Stringer has said that The Villager’s coverage of Rinaolo’s situation prompted the borough president’s community board reform initiative.

On Community Board 3, covering the East Village and Lower East Side, Stringer made fewer changes, appointing only three new members:

• Thomas Parker, a bilingual history and economics teacher at Murry Bergtraum High School near City Hall. Parker lives, works and has children who attend school in the district. He speaks Mandarin Chinese.

• Noah Yago, president of Village Reform Democratic Club. A hedge fund vice president with an M.B.A. from Stanford, Yago grew up in Forest Hills.

• Bonnie Hulkower, a biologist and environmental planner for the U.S. Army Corps of Engineers. She received an M.A. from the University of Pennsylvania in 1999 and served as public member of C.B. 3. Hulkower volunteers for the Regional Plan Association.

Councilmember Gerson appointed three new members to C.B. 3:

• Pearl Chin, executive director of the Chinatown Manpower Project. Chin, who received an M.B.A. from Cornell University in 2000, volunteers with the St. Bartholomew’s mentoring program.

• John Leo, director of community outreach for the Chinatown Partnership Local Development Corporation. He was formerly with the Lower Manhattan Development Corporation. 

• Gloria Goldenberg, an attorney and member of the Gouverneur Hospital Community Advisory Board.

Councilmember Mendez appointed one new member to C.B. 3: Sam Quan Krueger, chief operating officer for the Museum of Chinese in the Americas.

Fields, as Manhattan borough president, appointed more business members to the local community boards, especially on C.B. 2 — tipping the balance too far in that direction, critics said. Stringer has not followed Fields’s trend, instead appointing more residents. He also has boosted Soho’s representation on C.B. 2. Although Stringer did receive strong support in Soho in his 2005 election, Soho leaders also have long called for greater representation.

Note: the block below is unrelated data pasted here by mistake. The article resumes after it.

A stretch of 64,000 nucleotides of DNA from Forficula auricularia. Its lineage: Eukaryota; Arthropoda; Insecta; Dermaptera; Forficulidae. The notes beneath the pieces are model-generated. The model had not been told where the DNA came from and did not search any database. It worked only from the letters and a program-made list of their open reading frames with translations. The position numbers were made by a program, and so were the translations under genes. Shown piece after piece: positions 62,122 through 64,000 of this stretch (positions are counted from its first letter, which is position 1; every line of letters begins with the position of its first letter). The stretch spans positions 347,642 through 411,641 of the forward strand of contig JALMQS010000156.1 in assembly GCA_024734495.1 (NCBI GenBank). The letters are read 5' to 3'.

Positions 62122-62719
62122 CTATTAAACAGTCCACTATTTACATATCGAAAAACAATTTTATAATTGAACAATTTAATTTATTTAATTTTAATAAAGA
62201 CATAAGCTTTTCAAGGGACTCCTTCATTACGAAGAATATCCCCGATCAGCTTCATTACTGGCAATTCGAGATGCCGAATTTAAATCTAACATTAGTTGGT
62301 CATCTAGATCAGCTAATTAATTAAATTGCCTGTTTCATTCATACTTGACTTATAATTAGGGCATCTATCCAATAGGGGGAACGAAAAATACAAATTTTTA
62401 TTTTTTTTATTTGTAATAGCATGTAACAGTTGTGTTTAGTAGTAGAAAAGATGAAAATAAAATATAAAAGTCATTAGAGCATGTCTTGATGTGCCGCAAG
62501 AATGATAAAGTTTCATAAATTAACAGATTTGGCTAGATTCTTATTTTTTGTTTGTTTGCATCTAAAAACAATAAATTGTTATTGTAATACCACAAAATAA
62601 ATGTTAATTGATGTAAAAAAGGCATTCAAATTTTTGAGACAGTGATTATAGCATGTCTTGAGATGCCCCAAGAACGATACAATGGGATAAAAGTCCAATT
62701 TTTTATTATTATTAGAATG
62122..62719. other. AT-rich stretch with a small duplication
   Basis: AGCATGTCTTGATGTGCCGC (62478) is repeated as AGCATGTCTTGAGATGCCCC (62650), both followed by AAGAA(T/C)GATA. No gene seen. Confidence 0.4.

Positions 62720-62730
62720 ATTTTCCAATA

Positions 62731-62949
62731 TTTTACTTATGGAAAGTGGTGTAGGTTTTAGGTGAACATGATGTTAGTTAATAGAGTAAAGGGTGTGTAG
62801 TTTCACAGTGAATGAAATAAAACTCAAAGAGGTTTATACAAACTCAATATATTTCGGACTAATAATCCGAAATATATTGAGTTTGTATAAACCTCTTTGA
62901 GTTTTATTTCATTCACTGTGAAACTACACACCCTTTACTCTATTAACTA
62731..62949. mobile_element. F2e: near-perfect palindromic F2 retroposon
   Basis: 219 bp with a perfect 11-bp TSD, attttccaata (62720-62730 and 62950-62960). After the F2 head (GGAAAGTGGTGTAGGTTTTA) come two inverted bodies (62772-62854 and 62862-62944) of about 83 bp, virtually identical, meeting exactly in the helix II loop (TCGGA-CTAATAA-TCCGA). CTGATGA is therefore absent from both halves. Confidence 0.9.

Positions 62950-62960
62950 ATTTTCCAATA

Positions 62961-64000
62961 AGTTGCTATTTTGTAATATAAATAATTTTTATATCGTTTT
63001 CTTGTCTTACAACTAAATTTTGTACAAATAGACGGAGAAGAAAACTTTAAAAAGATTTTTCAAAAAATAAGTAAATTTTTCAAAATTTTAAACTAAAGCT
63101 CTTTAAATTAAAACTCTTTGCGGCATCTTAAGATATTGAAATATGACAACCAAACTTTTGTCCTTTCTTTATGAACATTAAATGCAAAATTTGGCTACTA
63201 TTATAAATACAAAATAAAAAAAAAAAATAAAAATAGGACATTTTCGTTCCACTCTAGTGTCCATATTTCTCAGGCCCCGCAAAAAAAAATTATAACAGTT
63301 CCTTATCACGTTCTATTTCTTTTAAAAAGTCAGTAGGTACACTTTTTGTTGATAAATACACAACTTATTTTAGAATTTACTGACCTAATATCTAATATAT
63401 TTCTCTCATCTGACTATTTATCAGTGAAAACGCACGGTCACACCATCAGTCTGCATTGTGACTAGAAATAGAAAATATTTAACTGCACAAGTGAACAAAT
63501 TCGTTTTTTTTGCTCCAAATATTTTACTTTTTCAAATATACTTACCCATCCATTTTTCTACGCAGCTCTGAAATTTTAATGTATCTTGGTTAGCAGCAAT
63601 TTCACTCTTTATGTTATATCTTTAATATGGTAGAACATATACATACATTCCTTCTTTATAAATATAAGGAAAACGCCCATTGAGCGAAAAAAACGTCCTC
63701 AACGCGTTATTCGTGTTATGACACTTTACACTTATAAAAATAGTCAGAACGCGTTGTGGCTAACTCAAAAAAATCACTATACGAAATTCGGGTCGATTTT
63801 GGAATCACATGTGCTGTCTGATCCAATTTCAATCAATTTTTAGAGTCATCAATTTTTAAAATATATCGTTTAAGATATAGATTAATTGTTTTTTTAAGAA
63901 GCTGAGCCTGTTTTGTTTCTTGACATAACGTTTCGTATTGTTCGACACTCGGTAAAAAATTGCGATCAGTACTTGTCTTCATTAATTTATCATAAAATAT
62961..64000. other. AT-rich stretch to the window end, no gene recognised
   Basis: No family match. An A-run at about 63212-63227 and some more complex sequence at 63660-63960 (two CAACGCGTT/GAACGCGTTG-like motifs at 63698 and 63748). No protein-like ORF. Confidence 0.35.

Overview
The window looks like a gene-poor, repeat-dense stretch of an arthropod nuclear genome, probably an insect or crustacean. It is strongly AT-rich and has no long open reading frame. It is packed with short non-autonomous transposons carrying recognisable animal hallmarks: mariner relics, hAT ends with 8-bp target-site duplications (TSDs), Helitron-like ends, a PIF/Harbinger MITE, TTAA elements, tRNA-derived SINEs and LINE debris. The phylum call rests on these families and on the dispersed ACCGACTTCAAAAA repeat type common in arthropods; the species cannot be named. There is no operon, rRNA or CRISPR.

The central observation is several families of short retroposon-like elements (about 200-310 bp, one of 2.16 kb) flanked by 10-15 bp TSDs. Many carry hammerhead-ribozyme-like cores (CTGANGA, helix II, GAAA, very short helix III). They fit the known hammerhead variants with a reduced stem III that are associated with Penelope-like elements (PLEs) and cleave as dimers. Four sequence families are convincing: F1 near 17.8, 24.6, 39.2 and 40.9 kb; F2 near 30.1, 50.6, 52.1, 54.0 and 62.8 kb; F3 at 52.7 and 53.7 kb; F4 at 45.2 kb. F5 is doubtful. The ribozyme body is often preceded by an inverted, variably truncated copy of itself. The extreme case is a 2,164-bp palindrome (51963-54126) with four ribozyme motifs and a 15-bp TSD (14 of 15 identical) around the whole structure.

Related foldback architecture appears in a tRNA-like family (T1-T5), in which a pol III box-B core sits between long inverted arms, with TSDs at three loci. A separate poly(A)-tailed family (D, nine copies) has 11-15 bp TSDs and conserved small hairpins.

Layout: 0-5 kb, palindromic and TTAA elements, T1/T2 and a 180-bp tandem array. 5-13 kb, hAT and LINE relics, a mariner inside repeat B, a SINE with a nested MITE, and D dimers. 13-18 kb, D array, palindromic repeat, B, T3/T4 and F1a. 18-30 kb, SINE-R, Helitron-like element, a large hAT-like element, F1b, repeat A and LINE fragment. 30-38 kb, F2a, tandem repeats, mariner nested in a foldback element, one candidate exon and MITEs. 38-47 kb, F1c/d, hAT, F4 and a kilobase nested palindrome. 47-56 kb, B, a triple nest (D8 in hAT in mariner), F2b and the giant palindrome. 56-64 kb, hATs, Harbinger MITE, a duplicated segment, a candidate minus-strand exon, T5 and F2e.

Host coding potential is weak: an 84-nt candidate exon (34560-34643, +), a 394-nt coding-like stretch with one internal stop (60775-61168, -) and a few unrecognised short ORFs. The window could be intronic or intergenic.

In all, of Board 2’s 50 members, 21 are new since Stringer became B.P. a little more than a year ago.

Keen Berger, Village female Democratic district leader, was among Stringer’s first round of appointees to C.B. 2 last year. A few weeks ago, she helped push through a new C.B. 2 resolution demanding the Parks Department re-present to the board its Washington Square renovation plans by Wed., May 9 — or the board would rescind its prior approval.

As of Tuesday, May 8, Parks had not re-presented the plans.

Berger is pleased with the board’s direction under Stringer.

“I am happy with the new appointees and happy with the borough president,” Berger said. “He is doing what he promised, with integrity.”

Sean Sweeney, a veteran C.B. 2 member who is director of the Soho Alliance and also president of the Downtown Independent Democrats political club, said he’s glad to see Soho’s representation boosted with the appointment of four new members from the arts enclave. He said he recommended Kei-Wei Ma to Stringer, since the board needs more Asians.

“I think it’s about time that Soho residents and businesses are recognized and getting proportional representation,” Sweeney said. “I mean, they call it ‘the Greenwich Village community board’ — we’ve been fighting for years to be recognized.”